Even if you actually clicked onto this article you may be thinking that this isn’t going to be that interesting a section, but if you wanted to know a little behind the scenes as to the purpose of logs or how to actually translate a stardate, you just might be interested.
As I expected this will be a short one and as I’m not sure how much time I have since my dad would like to use his own computer but lets me use it while mine are still down this is actually beneficial to me. However I would have skipped over it if it wasn’t of any interest, at least to any writers out there. Whether you’re hoping to write for an actual episode, comic, video game, novel, or even just fanfic and want to be as authentic as you can, this little section may be of interest to you.
Also it does start out with the part that will only be interesting to writers. It gives the average Trek episode format: teaser and then five parts. I’m not sure what font size they’re looking for since I’m pretty sure writers were already moving to word processor programs over typewriters but it does state that a typical TNG script (or at least the first draft) was supposed to be about 55-56 pages and that would be about 43 minutes of story time, the rest of the hour taken up by credits and commercials. (Nowadays it feels like less storytime and the credits are a dying art, especially the intro.) The teaser (the part before Picard starting talking about space being the final frontier) has to be at least three pages long but no more than five. It doesn’t say how long each part has to be though.
Because the style of the show is a fast-paced action/drama, long rambling scenes are to be avoided.
This is underlined, yet I’m sure we can easily find an episode that forgot this rule. It happens sometimes. Deadlines exist, a full season has to be made, and sometimes it’s all who you know versus how “perfect” you think your script is or how important the rambling is. Still, a good writer or even a good director can make a scene of people sitting around talking look and sound interesting. In the season two episode “Pen Pals” the crew sits around talking about whether or not saving the planet violates the Prime Directive, and it’s a good scene thanks to pacing, cinematography, and the actors acting like they actually care.
I don’t think that counts as rambling though. Take it from an expert rambler. At least it doesn’t drone on about endless exposition or “show, don’t tell” character development. Each character has her or her moment, based on what’s been established about him or her, to make their case whether or not to help a planet in pre-development, and comes to a logical conclusion rather than insisting one or the other point of view is right whether it makes sense or not. Besides, exposition is what the logs are for.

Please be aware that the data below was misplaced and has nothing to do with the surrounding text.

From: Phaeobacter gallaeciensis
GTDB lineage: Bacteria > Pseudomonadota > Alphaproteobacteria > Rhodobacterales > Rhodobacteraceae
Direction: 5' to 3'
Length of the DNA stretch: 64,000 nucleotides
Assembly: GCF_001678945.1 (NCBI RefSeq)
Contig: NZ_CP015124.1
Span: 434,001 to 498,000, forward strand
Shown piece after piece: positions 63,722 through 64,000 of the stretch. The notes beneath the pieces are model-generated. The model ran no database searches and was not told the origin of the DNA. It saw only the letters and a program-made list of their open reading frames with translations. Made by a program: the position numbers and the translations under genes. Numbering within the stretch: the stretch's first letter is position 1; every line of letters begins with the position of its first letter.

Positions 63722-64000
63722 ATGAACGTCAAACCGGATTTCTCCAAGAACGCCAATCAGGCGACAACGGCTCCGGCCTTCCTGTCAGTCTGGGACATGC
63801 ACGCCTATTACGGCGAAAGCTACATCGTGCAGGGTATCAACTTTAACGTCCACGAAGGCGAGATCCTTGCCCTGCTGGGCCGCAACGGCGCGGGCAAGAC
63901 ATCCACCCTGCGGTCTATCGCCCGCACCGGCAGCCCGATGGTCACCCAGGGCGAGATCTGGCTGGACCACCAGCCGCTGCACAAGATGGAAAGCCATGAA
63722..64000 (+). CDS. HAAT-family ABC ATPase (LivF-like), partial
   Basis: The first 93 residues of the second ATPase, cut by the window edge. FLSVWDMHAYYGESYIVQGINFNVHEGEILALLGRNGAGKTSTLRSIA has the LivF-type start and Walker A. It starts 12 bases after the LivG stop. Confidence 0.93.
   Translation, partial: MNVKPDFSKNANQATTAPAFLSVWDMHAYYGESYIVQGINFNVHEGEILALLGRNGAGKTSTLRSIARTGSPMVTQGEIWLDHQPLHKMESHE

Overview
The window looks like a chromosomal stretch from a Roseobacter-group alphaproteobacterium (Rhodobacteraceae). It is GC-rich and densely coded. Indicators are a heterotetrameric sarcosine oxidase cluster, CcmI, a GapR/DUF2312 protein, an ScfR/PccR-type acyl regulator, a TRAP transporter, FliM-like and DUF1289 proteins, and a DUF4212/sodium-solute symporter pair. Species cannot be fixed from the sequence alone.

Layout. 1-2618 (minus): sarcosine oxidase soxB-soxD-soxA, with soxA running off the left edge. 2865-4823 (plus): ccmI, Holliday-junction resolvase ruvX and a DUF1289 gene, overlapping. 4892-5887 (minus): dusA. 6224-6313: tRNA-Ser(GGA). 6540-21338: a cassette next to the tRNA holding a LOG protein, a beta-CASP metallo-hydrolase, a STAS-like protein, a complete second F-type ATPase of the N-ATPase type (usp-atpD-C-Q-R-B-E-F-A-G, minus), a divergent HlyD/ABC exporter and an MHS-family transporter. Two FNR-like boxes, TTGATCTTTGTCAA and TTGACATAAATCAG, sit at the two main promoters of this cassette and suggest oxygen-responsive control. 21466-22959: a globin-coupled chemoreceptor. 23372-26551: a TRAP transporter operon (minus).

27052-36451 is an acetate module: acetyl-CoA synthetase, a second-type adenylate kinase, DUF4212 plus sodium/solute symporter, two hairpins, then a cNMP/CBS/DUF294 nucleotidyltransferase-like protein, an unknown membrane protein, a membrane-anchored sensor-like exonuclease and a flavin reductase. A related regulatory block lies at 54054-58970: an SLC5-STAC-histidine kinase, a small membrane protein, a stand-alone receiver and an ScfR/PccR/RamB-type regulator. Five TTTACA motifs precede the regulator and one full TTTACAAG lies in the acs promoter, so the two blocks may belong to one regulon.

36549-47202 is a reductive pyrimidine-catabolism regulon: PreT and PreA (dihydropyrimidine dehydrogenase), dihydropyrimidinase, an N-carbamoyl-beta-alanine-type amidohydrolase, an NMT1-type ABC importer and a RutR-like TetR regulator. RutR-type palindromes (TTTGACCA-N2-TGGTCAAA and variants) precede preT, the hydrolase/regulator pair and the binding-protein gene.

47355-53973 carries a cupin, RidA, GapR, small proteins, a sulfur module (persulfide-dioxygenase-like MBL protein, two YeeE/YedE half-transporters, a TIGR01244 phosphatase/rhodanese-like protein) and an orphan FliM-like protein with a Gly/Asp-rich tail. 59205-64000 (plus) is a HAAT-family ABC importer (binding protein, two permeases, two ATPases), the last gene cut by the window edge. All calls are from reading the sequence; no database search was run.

As the guide states, the Captain’s Logs (or Supplemental and Away Logs) are used to fill in gaps that in the past was done by an omniscient narrator or the aforementioned rambling. “As you know” is countered by the log entry telling us what we need to know organically, restating what’s known only to put events in proper context. Additionally the guide says that the logs can be used to show what a character is thinking, either through the official logs or a personal log (which means we get to read their diaries). It also makes a nice segue into the stardates since it says each log should contain one, although at times a supplemental log takes place so close to the last one that they don’t bother.
And here’s the section that might interest you. We already know that stardates are basically bullcrap. But what is the general layout of a stardate?
A stardate is a five-digit number followed by a decimal point and one or more digits. Example: “41254.7”. The first two digits of the stardate are always “41”. The 4 stands for the 24th century, the one indicates the first season.
So there is a method to the formation of a stardate then. Could things have changes since the original series?
The additional three leading digits (254, in the guide’s example) will progress unevenly during the course of the season from 000 to 999. The digit following the decimal point is generally regarded as a day counter.
Perhaps not. There’s no indication what the additional digits represent. There are three so month is out if they’re going past 012. It seems more like meta data. The “1” means season one, so the same example in season 2 is 42254.7. I have to assume that a stardate in the 23rd century should have been 31254.7, which is when the original series took place but that isn’t the case either. For example, the book & record I have put the stardate at 5444.9. To be more official, the episode list in the Memory Alpha wiki gives only four number stardates, not counting the decimal. For example the pilot episode, “Where No Man Has Gone Before”, takes place over the stardates 1312.4-1313.8. Other episodes send that first number as high as the 5s, and doesn’t really follow chronologically between episodes. The animated series wasn’t any better, making further bounces along the timeline. This continued in TNG and I don’t have to check further to believe it kept going. In other words, stardates are still bullcrap.
Next time (whenever that is considering my computer issues) we’ll start examining NCC-1701-D in greater detail. What did they do differently between the Constitution and Galaxy class ships?